By Josh Melo
‘Arrow’ Review – S4 Ep.12 (Unchained)
Unchained opens with an epic breakout sequence featuring Nyssa Al Ghul retaking Nanda Parbat from the conniving Merlyn. And then it promptly forgets about it. Shifting through multiple storylines, Unchained lacks any meaningful identity and ends up acting as filler while we wait for Damien Dahrk to return from vacation.
In addition to the return of Nyssa, almost every other missing character sees some action this week. Malcolm Merlyn takes time away from his sinister dealings as head of the League and Roy comes back for a one off appearance after being blackmailed into stealing a bunch of tech for a elderly computer hacker. On paper, seeing all of these fan favorite faces again seems like a great idea, and at certain points it is, but with no real focus or direction, they all just kind of show up to leave again. Having already mentioned Nyssa, let’s start with her.
As previously stated, her opening prison break scene brings immediate adrenaline to the proceedings and sets things up for a great League centric adventure. She even encounters Katana in the middle of a forest and gets into another cool sword fight. After stating that she needs “the Lotus”, she disappears for the rest of the episode only to show up in the final seconds stating that she has the cure to the magical disease Thea’s been suffering from… that only started showing itself this episode… that Nyssa wasn’t around for (makes sense). I understand wanting to include fan favorite characters in important storylines, but shoehorning them in for no apparent reason reeks of lazy writing. How did Nyssa know Thea was dying? Who the hell were the people helping her escape? It’s all too convenient for me and the sudden urge to have Merlyn killed seems like a rushed attempt at introducing more conflict.
You have the best villain you’ve had in years with Damien Dahrk, yet you sideline him for months at a time? If this was the plan all along, why not have Merlyn play a more active role throughout the season to make Oliver’s decision to kill him, or not, emotionally relevant?
In any case, it was a mishandled story thread that will inevitably end with Thea surviving and either Merlyn of Nyssa leading the League of Assassins. Running parallel to the Thea stuff was the surprise return of Roy Harper and the introduction of the new villain, The Calculator (who also happens to be Felicity’s father). Seeing Roy back in action was a lot of fun. His style is instantly recognizable, even amongst all of the other acrobatics, and his personality is a pleasant diversion from the all too occasionally glum atmosphere the crew normally exudes.
That being said, it’s a shame he’s already gone again. His final moments with Thea offered a sense of closure that fans never got with his initial departure. Willa Holland and Colton Haynes’ chemistry was back in true form and on full display. The emotion emanating from the two characters felt genuine and I may or may not have had something in my eyes at the time.
Tying in the return of Roy with the emergence of Felicity’s father was an interesting play. It brought up forgotten emotions between certain characters while introducing us to a whole new family dynamic concerning Felicity and The Calculator. We only learn of this connection at the tail end of the episode but the similarities between the two are unmistakable. It was fun watching the two talking smack to each other from behind computer monitors and how they could both foresee the others moves before they even made them. We have yet to see how integral Felicity’s father will be moving forward but spending this much time away from the main narrative without so much as referencing it (what happened to the death corn?) is a poor decision.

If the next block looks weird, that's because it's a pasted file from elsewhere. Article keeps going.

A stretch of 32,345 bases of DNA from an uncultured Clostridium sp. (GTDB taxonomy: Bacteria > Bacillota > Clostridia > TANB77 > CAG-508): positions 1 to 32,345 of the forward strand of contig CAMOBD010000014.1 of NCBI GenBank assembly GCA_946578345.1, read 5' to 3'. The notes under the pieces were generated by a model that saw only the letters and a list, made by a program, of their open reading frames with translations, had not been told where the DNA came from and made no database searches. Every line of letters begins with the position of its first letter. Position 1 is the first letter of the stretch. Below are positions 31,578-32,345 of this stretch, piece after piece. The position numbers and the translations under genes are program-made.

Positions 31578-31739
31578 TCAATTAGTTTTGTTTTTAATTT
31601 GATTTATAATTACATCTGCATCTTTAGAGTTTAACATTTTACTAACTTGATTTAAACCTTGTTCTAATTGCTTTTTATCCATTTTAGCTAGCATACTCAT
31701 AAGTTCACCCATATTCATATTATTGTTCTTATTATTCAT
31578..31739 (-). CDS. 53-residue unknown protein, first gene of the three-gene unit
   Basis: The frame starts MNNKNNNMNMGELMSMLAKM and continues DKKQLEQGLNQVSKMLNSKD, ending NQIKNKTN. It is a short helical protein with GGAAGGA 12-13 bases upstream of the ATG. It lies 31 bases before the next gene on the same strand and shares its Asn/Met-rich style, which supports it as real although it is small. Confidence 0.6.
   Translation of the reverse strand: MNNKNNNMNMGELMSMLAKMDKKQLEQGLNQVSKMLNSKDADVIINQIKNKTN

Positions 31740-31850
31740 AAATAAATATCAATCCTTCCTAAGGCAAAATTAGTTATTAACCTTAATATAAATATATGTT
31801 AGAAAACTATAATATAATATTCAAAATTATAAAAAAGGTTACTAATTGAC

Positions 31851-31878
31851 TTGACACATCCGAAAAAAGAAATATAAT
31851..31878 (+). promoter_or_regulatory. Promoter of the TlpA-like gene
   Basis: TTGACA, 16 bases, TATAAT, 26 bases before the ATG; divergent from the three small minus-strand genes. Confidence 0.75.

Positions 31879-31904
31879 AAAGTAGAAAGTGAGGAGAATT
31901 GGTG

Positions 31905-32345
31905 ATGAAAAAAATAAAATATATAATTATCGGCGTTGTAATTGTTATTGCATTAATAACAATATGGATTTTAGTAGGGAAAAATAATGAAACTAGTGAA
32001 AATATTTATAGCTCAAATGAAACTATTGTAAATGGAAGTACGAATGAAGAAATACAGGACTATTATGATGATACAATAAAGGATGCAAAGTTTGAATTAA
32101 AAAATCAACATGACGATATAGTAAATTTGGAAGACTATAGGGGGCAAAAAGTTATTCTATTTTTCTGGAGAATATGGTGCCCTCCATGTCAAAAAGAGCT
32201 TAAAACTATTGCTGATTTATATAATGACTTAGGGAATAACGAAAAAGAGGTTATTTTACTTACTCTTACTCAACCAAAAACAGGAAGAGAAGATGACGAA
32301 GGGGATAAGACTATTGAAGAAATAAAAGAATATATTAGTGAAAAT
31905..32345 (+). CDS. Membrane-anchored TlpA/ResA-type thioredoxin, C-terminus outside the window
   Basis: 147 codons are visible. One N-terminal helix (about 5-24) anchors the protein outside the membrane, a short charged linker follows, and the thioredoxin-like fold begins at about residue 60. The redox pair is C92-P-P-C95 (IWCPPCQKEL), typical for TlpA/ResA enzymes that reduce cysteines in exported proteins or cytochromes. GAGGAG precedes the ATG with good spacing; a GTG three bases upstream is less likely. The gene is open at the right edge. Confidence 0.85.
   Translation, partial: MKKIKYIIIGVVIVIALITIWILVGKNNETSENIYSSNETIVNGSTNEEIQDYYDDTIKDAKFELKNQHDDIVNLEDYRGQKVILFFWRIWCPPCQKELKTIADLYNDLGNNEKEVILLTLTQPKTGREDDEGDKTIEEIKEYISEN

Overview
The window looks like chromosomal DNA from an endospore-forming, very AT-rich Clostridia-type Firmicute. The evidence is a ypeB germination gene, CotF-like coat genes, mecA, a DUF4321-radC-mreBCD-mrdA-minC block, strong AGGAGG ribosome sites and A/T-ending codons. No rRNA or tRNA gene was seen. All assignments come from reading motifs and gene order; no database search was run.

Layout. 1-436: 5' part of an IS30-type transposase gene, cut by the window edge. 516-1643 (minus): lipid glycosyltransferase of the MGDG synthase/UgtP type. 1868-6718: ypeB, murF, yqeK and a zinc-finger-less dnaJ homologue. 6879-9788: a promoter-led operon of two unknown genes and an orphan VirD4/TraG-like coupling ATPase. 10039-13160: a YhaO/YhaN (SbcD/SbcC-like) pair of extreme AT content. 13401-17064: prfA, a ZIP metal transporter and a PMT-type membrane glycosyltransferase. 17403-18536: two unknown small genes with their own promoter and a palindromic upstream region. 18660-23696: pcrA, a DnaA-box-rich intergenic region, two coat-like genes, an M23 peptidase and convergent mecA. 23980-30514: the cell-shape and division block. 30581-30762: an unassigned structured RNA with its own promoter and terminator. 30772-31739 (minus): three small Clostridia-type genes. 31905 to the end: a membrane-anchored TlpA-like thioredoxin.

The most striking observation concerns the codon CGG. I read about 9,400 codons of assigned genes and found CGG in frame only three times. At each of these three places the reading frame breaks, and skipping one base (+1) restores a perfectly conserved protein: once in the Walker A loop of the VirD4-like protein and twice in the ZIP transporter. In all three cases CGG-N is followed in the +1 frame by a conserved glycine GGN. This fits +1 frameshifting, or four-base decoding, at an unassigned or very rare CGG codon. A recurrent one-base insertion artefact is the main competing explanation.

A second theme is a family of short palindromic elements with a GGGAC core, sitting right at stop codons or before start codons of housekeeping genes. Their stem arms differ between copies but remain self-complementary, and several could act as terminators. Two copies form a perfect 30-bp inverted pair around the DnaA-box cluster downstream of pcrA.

While Felicity is playing hacker with her father, she also has to run her business (I had almost forgotten that she was the CEO of Palmer Tech). With her sudden need for a wheelchair, her typically overflowing confidence has been slightly dammed. Having to introduce a new product with the potential to change her company’s fortunes, as well as those of the city, her nerves get the better of her. Bringing in Curtis, who also experienced a bit of an absence recently, to remedy her poise was a nice touch. Curtis was a likable character from the start and his chemistry with Felicity has been a lot of fun. But once again, how this fits into everything with HIVE and Damien is unclear. The newly introduced power cell will more than likely return as a mcguffin for later episodes, but right now, Dahrk is nowhere to be found and these stories, while fun, seem ultimately unnecessary.
Lastly, Damien Dahrk’s wife is running for mayor. No elaboration or details, she just shows up to announce her campaign and scurries back into the “dahrk”ness (that should be the official term for wherever the writers keep Neal McDonough).
Isolated, each story has its moments. Together, they fail to create anything of import. Nyssa and Thea’s storylines felt rushed and incomplete. Roy’s return was fun but short lived and Felicity’s father showing up distracts from the main villain. Merlyn, Dahrk and the Calculator are all working together in some ingenious plot, this episode acts as poorly conceived filler.
Overall, Unchained gets a 6/10.